The roots of price stickiness, part II

Book rage, anyone? As the Canadian dollar hit the $1.10 mark earlier
this week, booksellers and publishers began to circulate stories of
customers going beyond simply venting their dismay at hapless clerks
and turning books into projectiles, sometimes to the point of drawing

If you live in Bangalore or Singapore, you may not know that the cover of a North American book typically has a price posted in U.S. dollars and a higher price posted in Canadian dollars.  The Canadian dollar used to be worth much less yet now it is worth more and so Canadian consumers feel ripped off.  Could we minimize this problem by also posting the price of the book in Switzerland or New Zealand, two countries with notoriously high book prices?  Or do Canadians care most about their price treatment relative to Americans, or simply their price treatment relative to the greatest comparative outrage elsewhere, rather than their relative treatment compared to the world as a whole?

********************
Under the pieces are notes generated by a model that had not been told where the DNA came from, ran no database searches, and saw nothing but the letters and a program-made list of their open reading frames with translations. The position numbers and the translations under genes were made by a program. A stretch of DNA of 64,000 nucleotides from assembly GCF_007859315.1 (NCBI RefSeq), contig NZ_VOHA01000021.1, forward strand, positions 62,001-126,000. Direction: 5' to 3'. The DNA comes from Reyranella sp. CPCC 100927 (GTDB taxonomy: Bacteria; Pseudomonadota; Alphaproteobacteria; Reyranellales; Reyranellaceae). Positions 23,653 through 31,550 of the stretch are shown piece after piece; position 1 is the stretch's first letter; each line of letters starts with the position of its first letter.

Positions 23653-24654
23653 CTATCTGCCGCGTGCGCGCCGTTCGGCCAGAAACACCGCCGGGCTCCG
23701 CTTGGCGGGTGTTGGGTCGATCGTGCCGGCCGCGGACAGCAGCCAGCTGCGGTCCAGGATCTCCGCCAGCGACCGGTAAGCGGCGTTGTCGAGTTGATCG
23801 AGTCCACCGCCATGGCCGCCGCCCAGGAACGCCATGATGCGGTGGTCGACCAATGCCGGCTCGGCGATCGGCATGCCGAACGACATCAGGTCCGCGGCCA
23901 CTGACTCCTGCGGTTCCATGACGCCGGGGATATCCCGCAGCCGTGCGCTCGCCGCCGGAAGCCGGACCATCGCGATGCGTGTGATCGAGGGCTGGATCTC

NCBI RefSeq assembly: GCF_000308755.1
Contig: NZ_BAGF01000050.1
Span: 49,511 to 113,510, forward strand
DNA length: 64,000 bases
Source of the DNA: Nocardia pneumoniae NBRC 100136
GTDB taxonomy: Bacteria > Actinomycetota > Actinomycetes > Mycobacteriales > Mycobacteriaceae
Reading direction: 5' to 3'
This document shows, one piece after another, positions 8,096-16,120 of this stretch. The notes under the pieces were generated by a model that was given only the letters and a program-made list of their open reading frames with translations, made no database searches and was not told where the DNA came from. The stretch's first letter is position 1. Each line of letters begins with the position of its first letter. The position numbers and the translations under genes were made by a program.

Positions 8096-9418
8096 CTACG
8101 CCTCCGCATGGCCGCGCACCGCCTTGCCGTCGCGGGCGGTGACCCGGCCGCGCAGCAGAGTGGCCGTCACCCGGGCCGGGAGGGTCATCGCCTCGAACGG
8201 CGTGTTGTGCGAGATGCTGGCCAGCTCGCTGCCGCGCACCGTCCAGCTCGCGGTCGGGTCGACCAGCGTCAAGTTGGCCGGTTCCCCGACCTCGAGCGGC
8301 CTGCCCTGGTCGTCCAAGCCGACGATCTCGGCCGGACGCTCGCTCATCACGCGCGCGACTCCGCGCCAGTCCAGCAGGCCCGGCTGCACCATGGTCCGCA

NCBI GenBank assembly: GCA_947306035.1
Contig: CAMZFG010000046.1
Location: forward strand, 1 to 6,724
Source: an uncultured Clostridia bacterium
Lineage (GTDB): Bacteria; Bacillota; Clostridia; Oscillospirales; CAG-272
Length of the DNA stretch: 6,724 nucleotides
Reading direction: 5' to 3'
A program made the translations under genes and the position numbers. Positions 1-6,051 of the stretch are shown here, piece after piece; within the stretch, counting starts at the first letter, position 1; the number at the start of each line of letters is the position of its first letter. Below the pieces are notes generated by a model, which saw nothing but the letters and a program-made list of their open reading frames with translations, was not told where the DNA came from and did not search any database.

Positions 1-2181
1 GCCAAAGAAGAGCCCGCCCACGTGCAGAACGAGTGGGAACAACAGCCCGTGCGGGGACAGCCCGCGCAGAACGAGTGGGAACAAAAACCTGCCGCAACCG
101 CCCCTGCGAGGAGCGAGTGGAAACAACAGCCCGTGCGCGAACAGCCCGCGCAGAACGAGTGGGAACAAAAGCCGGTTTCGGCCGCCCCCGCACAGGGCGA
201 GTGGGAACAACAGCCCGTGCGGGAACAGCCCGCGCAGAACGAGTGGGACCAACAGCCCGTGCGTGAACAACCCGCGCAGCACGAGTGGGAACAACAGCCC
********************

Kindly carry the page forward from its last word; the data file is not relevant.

Here is the link and story.  Along related lines, I found Sarah Maxwell’s The Price is Wrong:  Understanding What Makes a Price Seem Fair and the True Cost of Unfair Pricing to be a stimulating collection of anecdotes on this issue.  Here is my previous post on the iPhone and price resentment.


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